Suicide 40.7 10 (3–25) 23.5 4 (0–24) 64.2 8 (3–18) 
 Deaths unrelated to lifestyle or behaviour          
     Multiple sclerosisa 2.4 123 (25–358) 1.5 137 (17–494) 3.9 128 (42–299) 
     Parkinson's diseasea 6.7 133 (61–253) 3.1 196 (72–427) 15 9.8 153 (86–252) 
Female All causes 3173 3533.6 90 (87–93) 860 1116.7 77 (72–82) 4033 4650.2 87 (84–89) 
 Lifestyle-related deaths          
     Liver cirrhosis 17 26.4 64 (38–103) 10.2 78 (34–154) 25 36.6 68 (44–101) 
     COLD 44 82.1 54 (39–72) 11 36.3 30 (15–54) 55 118.4 47 (35–61) 
     Diabetes 59 59.0 100 (76–129) 19.8 46 (21–87) 68 78.8 86 (67–109) 
     Heart disease 1099 1395.9 79 (74–84) 301 376.5 80 (71–90) 1400 1772.4 79 (75–83) 
     Ischaemic heart diseasea 669 857.7 78 (72–84) 196 236.4 83 (72–95) 865 1094.1 79 (74–85) 
     Cancer 622 808.4 77 (71–83) 197 298.2 66 (57–76) 819 1106.6 74 (69–79) 
     Lung cancer 33 79.3 42 (29–59) 19 38.9 49 (29–76) 52 118.2 44 (33–58) 
     Breast cancer 100 135.7 74 (60–90) 35 53.4 66 (46–91) 135 189.1 71 (60–85) 
     Colon cancer 58 92.6 63 (48–81) 24 30.6 79 (50–117) 82 123.2 67 (53–83) 
     Rectum cancer 34 41.4 82 (57–115) 13.5 60 (26–117) 42 54.9 77 (55–104) 
 Behaviour-related deaths          
     Alcoholism 2.8 0 (–) 1.9 0 (–) 4.8 0 (–) 
     Traffic accidents 17.8 11 (1–41) 7.4 0 (–) 25.2 8 (1–29) 
     Suicide 37.7 8 (2–23) 18.2 17 (3–48) 55.9 11 (4–23) 
 Deaths unrelated to lifestyle or behavior          
     Multiple sclerosisa 4.9 20 (1–113) 2.6 78 (10–283) 7.5 40 (8–117) 
     Parkinson's diseasea 12 10.1 119 (62–208) 3.4 147 (48–344) 17 13.5 125 (73–202) 

aFollow-up for 1951–2007 because ischaemic heart disease, multiple sclerosis and Parkinson’s disease did not have separate classification codes in the Danish Register of Causes of Death between 1943 and 1950.

Obs, observed number of cases; Exp, expected number of cases; SMR, standardized mortality rate; 95% CI, 95% confidence interval; COLD, chronic obstructive lung disease.

The SMRs for deaths due to behavioural causes were low, e.g. the SMR for suicide was 8 (3–18) among men and 11 (4–23) among women. Similar results were found for traffic accidents. The rates for multiple sclerosis and Parkinson’s disease were not significantly different from those of the general Danish population.

These results indicate that the mortality rates, and especially those related to smoking, were markedly lower among members of this cohort than in the Danish population. The results are in line with those of studies in the USA that showed that Adventists17–21 and Mormons23,24 had lower mortality rates for most cancers, cardiovascular disease and diabetes.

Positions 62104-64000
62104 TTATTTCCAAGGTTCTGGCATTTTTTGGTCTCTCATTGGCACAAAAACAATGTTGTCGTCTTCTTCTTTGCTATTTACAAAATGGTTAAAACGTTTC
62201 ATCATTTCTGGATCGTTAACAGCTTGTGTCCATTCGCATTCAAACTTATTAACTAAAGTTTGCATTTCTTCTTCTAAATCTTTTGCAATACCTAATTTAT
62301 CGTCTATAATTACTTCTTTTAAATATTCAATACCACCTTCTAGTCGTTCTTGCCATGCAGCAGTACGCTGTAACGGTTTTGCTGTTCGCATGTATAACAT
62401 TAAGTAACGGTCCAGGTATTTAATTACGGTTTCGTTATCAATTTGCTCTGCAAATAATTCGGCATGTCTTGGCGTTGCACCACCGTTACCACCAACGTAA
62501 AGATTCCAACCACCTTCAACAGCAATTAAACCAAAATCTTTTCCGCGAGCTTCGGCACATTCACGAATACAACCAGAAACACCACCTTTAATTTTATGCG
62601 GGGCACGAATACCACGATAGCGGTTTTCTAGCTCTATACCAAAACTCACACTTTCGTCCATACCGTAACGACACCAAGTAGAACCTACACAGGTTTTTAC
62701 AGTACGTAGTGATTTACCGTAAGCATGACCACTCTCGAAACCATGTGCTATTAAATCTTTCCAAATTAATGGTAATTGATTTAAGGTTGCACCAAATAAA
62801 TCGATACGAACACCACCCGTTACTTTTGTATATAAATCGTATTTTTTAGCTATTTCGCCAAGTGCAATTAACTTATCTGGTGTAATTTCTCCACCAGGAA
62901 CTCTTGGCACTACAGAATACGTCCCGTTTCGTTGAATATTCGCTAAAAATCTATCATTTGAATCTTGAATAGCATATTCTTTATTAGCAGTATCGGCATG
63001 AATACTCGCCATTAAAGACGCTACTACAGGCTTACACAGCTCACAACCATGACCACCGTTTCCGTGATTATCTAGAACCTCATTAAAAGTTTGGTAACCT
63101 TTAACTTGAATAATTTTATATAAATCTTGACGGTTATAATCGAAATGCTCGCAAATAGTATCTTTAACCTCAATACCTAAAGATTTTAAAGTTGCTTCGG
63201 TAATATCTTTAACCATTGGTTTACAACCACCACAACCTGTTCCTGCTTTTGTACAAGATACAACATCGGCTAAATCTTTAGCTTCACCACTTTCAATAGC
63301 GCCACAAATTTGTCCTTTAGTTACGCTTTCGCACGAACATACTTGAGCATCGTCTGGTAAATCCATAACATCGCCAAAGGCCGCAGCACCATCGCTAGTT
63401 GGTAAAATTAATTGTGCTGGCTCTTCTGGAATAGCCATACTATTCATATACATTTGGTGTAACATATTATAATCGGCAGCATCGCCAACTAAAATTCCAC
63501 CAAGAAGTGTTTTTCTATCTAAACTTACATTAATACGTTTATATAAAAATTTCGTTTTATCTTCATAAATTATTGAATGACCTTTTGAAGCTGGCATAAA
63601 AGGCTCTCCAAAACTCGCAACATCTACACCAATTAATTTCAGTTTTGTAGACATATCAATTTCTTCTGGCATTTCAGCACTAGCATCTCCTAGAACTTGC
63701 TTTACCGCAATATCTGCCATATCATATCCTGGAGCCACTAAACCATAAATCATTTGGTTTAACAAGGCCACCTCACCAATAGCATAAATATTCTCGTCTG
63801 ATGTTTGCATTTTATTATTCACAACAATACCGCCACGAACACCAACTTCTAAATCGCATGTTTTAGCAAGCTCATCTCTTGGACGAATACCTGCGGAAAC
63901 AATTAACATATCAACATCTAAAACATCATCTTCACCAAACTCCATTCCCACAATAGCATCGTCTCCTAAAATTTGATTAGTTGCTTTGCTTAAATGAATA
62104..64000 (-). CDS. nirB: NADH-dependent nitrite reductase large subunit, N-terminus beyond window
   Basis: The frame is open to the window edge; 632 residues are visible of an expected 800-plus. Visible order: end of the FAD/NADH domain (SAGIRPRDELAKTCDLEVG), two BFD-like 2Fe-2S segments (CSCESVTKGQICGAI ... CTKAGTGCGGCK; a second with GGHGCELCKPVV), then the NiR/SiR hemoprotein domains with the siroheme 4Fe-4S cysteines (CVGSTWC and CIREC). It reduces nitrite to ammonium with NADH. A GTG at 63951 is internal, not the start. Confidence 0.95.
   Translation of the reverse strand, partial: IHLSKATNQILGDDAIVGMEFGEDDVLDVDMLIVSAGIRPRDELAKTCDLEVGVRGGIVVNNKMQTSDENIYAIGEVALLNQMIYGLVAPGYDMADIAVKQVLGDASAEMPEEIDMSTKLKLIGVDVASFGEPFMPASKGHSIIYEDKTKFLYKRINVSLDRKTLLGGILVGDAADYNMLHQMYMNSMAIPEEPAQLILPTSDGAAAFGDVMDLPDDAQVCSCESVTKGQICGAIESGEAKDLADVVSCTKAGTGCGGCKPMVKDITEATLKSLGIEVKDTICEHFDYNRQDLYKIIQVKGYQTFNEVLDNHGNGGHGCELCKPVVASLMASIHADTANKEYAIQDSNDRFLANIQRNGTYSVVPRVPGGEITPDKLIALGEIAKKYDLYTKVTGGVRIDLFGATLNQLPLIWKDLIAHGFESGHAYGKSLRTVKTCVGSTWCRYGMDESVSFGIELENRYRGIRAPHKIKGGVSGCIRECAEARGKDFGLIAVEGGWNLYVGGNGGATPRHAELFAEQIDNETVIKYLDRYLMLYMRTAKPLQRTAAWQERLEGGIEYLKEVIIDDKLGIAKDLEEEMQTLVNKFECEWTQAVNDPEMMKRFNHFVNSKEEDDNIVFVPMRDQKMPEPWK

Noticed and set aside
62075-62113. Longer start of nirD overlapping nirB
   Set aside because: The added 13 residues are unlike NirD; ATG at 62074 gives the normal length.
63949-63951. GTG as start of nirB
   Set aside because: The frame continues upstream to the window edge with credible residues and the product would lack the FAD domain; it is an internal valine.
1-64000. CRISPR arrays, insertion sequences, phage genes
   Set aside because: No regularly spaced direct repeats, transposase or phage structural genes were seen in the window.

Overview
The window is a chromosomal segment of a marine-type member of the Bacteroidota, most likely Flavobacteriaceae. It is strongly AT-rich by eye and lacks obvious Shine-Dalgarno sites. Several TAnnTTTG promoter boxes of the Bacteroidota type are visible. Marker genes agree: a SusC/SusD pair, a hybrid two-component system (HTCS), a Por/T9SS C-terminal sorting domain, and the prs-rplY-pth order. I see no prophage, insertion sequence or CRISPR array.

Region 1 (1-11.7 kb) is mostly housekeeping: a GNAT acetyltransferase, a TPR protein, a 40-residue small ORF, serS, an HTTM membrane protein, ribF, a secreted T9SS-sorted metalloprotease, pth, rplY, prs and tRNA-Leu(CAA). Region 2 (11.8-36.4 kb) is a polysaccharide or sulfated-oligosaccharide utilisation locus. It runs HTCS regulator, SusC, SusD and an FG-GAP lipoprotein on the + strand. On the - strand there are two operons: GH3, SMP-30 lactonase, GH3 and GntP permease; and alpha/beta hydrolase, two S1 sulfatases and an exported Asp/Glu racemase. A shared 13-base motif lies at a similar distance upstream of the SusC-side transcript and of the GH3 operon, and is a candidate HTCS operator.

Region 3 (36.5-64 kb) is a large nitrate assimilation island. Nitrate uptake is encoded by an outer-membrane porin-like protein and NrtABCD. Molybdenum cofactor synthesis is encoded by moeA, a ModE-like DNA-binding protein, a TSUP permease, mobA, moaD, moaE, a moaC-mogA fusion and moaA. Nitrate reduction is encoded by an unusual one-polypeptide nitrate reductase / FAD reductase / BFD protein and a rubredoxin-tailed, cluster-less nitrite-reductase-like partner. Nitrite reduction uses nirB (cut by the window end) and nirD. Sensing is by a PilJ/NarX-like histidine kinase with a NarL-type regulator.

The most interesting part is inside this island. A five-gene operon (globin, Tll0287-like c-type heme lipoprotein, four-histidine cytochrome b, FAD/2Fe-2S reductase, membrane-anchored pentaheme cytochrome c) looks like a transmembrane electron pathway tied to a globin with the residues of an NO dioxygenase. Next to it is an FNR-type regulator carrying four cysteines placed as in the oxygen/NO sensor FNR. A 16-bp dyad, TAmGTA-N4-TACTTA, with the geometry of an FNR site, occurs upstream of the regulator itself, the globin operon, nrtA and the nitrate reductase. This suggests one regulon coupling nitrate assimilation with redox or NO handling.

What are the main strengths and weaknesses?

The main strengths of this cohort include its size and the availability of detailed information collected independently of the outcomes under study. Furthermore, we have complete follow-up information on mortality and on specific morbidity outcomes. For many outcomes, information was collected before the date of diagnosis of the disease, thereby ensuring a prospective study design.

The main weakness is that we have had no contact with the cohort members and are therefore unable to obtain information on confounders, such as lifestyle risk factors, other than those mentioned above. To overcome this weakness, we have planned nested case–control studies involving cases and sample controls from our cohort or an external control group, depending on the outcome. Another weakness is that we do not have information on the religious practices of each member, e.g. church attendance, or their beliefs, e.g. the subjective value attached to personal belief. In addition, we have no information on how some people become religious, except for the 22% of Adventists and 38% of Baptists whose parents were members of the same religious community (Table 1). These weaknesses will not affect the mortality and morbidity rates and will therefore tend to lead to non-differential misclassification. A third weakness is that the somewhat lower disease risk in the cohort will mean a longer time for accumulation of incident cases.

We are aware that the study does not give insight into the impact of ‘secular spirituality’, as the two religious societies do not represent the majority’s spiritual or religious inclinations.49 The two societies constitute minority groups in Denmark, with both strong beliefs and regular religious practice. The cohort is nevertheless useful for research on the effect of secularization on religious groups.

Can I get hold of the data?

The investigators would welcome collaboration on specific projects. Further details of the study can be obtained by contacting the Danish Religious Societies Health Study at the Department of Psychosocial Cancer Research, Danish Cancer Institute, Danish Cancer Society, at christof@cancer.dk.

Funding

Grant from Religion in the 21st Century Programme at the University of Copenhagen and grant from the Danish Cancer Society.

Acknowledgements

We greatly appreciate the willingness and helpful assistance of Sven Hagen Jensen of the Danish Seventh-day Adventists and Lone Møller-Hansen and Jan Kornholt of the Danish Baptist Church. We also thank the primary investigators, research staff and consultants at the Danish Cancer Society.

Conflict of interest: None declared.

References

1
Woodward
KL
The Book of Miracles - the Meaning of the Miracle Stories in Christianity, Judaism, Buddhism, Hinduism, Islam
 , 
2000
New York
Simon & Schuster